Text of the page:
This is a request from a Chromium user. Most digital cameras and even camera phones store JPEG images in a predefined format (typically landscape) and then set the EXIF orientation flag. That flag should not be ignored; otherwise, the image may be displayed sideways or upside-down.
The orientation flag is found at offset 0x112 within the EXIF marker, and occupies 2 bytes, according to exiftool's documentation:
A more detailed explanation, showing all the 8 possible orientations, and accompanied by sample code, is available here:
This can be implemented in WebCore/platform/image-decoders/jpeg/JPEGImageDecoder.cpp as follows:
Read the EXIF marker, extract the two bytes of interest, then populate the pixel data according to the orientation flag. There are 8 possible orientations. Care must be taken when calling setSize: the width and the height stay the same for the orientation values 1,2,3,4, and they are swapped for the values 5,6,7,8.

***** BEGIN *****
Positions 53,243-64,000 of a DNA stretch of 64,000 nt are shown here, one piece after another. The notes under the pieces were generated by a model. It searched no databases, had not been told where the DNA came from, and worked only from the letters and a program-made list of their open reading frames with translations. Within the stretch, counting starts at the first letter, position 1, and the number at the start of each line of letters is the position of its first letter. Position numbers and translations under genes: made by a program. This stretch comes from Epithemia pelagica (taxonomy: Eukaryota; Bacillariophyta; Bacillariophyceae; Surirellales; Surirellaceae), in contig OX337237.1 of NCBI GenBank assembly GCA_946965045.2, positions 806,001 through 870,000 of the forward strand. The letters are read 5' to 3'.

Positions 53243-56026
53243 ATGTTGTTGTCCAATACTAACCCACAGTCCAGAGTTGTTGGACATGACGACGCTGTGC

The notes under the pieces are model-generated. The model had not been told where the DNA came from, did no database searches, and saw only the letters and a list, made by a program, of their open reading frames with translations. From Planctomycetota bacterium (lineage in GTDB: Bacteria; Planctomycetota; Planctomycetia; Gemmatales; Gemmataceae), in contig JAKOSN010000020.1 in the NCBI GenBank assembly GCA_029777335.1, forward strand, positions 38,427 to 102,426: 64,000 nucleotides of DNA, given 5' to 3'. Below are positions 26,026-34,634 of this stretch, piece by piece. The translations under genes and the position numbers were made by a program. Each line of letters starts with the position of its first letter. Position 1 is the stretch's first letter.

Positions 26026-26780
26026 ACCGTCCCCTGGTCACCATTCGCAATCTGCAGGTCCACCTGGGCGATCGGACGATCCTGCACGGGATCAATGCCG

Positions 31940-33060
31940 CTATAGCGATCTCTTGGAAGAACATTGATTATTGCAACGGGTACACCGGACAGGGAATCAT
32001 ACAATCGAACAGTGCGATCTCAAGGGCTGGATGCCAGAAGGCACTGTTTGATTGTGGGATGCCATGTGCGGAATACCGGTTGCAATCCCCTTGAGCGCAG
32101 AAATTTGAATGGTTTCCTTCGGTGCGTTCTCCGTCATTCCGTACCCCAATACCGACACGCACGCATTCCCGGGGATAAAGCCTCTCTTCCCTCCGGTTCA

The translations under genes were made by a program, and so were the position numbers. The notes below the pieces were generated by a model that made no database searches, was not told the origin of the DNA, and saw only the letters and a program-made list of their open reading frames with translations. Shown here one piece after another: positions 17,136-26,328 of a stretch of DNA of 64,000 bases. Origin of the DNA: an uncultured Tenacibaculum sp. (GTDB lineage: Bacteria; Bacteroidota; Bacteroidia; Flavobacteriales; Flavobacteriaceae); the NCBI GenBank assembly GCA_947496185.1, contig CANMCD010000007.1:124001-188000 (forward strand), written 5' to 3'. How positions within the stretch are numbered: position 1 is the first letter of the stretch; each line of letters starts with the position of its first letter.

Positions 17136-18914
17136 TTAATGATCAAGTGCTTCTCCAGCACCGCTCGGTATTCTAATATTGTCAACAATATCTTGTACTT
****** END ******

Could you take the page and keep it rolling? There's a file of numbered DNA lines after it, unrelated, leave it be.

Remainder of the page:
More EXIF flags can be interpreted later, if the need arises, but for the time being, a check for the EXIF marker, followed by the extraction of endianness and orientation field from the EXIF segment (and perhaps some elementary checks to ensure that it looks like a legitimate EXIF segment) should be sufficient. I see no need for a full-blown parsing of the EXIF stream.
*** This bug has been marked as a duplicate of bug 19688 ***
This differs from bug 19688 slightly in that in addition to cross-platform changes, it discusses changes to image-decoders. But there doesn't seem to be a practical reason to track this separately at this point.